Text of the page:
The genetic alphabet is made up of 4 letters – A, T, C and G (also known as nucleo-bases). There are 3 billion of these base pairs in our genome.
So what if you could hack the genetic alphabet by adding synthetic letters, and build new synthetic life forms?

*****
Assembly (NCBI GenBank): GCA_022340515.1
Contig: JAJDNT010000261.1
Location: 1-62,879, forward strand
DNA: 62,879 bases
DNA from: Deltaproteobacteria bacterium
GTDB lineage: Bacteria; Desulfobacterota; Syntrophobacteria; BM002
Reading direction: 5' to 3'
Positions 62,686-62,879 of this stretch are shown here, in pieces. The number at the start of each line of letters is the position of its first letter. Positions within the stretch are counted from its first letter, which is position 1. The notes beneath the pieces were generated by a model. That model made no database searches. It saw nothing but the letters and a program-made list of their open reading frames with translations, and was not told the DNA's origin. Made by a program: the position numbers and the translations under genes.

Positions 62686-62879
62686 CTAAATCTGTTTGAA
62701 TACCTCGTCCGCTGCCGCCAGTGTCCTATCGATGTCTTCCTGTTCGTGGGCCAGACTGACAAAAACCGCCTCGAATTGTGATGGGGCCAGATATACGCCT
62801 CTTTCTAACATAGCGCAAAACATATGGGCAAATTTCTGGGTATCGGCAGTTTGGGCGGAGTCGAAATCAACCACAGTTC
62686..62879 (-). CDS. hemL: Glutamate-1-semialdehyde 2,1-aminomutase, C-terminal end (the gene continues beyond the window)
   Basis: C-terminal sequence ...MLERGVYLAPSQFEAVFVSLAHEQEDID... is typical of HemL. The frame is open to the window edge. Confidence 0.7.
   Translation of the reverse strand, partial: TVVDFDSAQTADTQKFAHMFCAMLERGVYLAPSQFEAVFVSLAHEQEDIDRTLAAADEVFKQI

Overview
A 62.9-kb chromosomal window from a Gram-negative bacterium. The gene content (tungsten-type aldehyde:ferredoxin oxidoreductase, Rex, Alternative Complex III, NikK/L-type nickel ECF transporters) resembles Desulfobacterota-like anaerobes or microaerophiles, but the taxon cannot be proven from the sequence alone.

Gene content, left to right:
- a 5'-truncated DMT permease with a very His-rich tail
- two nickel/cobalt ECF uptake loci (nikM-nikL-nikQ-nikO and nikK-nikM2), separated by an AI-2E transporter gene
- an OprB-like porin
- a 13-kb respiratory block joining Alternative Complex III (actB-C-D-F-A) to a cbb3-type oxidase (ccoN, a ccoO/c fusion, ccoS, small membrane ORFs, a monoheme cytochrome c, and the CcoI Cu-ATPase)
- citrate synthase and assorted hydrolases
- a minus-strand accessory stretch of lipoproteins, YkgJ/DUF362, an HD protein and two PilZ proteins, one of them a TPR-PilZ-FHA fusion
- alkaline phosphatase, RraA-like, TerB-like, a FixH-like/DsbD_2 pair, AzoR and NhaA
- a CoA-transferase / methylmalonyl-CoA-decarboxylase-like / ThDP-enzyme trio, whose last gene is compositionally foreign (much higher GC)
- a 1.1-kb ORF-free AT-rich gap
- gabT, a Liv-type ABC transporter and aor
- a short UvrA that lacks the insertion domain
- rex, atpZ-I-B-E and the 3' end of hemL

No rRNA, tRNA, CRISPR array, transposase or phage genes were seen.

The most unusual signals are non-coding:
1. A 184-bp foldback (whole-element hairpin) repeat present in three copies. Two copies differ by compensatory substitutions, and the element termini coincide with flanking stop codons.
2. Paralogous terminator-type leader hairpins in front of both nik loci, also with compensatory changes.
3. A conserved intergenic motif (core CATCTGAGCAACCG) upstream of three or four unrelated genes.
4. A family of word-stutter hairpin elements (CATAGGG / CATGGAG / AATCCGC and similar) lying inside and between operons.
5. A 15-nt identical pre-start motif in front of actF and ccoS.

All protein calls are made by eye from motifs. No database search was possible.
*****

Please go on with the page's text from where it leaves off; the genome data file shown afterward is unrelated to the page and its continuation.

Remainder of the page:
That's exactly what a team from the US, France and China have done – they've added two extra 'letters' to E. coli bacteria, and these single-celled organisms have reproduced.
The aim is to create new drugs, help target medical treatments and even clean up oil spills.
Professor Floyd Romesberg of the Scripps Research Institute in California is part of the research team.